“Between takes we were watching the real compound burning up on CNN,” Marley Shelton, who played cult member Laura, recalled to Entertainment Weekly at the time. “The character I’m playing in the movie—one of Koresh’s women—was dying in real life. It was a totally creepy experience.”
Daly, then three seasons into his role as pilot Joe Hackett in the NBC sitcom Wings, was equally perturbed: “Monday morning I was playing a guy who was alive, and Monday after lunch I was playing a guy who was dead,” Daly told EW. “Movie sets are strange places.”
Nevertheless, the actor was keen to defend the project from its detractors, telling Deseret News that the 24-hour news media were far guiltier of mining the tragedy for entertainment purposes. Daly said he hoped the movie would “put this entire episode in our history into sort of a human, emotional context.”
The movie’s creatives—at the time, anyway—were also quick to dismiss any talk that they were capitalizing on other people’s misery. Ahead of its premiere, executive producer Kenneth Kaufman argued that Ambush in Waco was a “very complex, very rich, very interesting film” all done in the best possible taste. Writer Phil Penningroth, meanwhile, claimed that his fastidious research efforts meant that “what you’re seeing on screen is basically what happened in real life.”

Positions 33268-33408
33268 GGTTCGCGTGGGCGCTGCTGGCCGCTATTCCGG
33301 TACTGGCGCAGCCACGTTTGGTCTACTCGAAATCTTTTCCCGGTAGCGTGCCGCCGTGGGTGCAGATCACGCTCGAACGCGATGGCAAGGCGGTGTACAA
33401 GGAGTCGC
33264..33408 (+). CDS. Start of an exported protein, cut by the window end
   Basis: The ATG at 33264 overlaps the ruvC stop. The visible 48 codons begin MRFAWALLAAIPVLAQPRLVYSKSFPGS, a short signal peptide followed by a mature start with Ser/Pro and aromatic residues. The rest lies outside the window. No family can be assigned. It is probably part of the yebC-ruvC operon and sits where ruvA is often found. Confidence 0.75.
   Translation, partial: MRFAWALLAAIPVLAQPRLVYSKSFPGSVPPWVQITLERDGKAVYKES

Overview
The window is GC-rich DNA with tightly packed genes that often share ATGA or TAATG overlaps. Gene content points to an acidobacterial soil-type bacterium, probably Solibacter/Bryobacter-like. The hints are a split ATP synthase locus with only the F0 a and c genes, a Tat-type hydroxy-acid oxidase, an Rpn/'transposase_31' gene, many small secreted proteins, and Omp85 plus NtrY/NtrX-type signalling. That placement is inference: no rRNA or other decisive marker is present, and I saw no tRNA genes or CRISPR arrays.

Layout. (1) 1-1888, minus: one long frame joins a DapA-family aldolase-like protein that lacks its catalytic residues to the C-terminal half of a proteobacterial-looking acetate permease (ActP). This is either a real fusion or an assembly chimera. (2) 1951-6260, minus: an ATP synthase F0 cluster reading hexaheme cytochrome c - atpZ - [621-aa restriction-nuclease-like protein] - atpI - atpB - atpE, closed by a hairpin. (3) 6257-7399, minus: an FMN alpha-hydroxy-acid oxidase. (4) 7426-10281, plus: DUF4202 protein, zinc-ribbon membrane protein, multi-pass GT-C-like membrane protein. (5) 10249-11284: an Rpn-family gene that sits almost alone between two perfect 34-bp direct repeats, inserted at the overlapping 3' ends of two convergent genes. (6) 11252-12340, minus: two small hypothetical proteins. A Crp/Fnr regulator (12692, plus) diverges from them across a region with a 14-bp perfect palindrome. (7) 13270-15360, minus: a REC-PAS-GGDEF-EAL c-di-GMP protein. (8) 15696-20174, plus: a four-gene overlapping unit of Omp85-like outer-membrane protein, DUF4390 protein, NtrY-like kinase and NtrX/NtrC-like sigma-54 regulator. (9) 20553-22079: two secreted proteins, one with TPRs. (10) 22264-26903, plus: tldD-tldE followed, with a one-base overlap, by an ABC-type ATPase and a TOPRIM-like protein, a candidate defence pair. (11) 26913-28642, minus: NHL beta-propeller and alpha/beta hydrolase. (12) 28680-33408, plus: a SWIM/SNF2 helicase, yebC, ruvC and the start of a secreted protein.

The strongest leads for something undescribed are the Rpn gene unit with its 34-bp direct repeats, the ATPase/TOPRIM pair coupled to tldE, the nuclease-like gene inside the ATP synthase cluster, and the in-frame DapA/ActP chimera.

Penningroth, however, changed his tune in the years that followed. In a damning 2001 piece for online magazine Killing the Buddha titled “Righting Waco,” he essentially dismissed his own work as pure propaganda. Indeed, the writer admitted to feeling hoodwinked by the government version of events he’d been advised to follow, now believing that the situation was a lot more nuanced than the ATF-good/Koresh-bad narrative deployed: “In our lust for money and fame, I believed that we had missed the opportunity to tell that larger, more important story.”
Keen to capitalize on the film’s ratings success, the network had agreed to a sequel, The Sinful Messiah, which would focus on the wrongdoings from both sides. But within a week, and perhaps with the recent congressional hearings on television violence in mind, executives decided one Waco movie was enough. Which left Penningroth unable to help set the record straight.
So why was NBC so keen to get their hands on the Waco story in the first place? Back in 1993, the channel was a distant third behind CBS and ABC in its quest for ratings. As the May sweeps loomed, bosses concluded that tales plucked from the recent news headlines could be a potential secret weapon. And such cynicism worked. As well as Ambush in Waco, NBC also enjoyed success that month with dramas based on Hurricane Andrew (Triumph Over Disaster: The Hurricane Andrew Story) and the World Trade Center bombing (Without Warning: Terror in the Towers).
Like that latter title, Ambush in Waco only tells half the story, concluding long before Koresh’s compound dramatically went up in flames—a post-script informs those viewers unaware of the siege’s violent climax. But that didn’t matter to NBC. It may have pushed the boundaries of ethical behavior, yet in doing so, it had beaten all their competitors to the punch.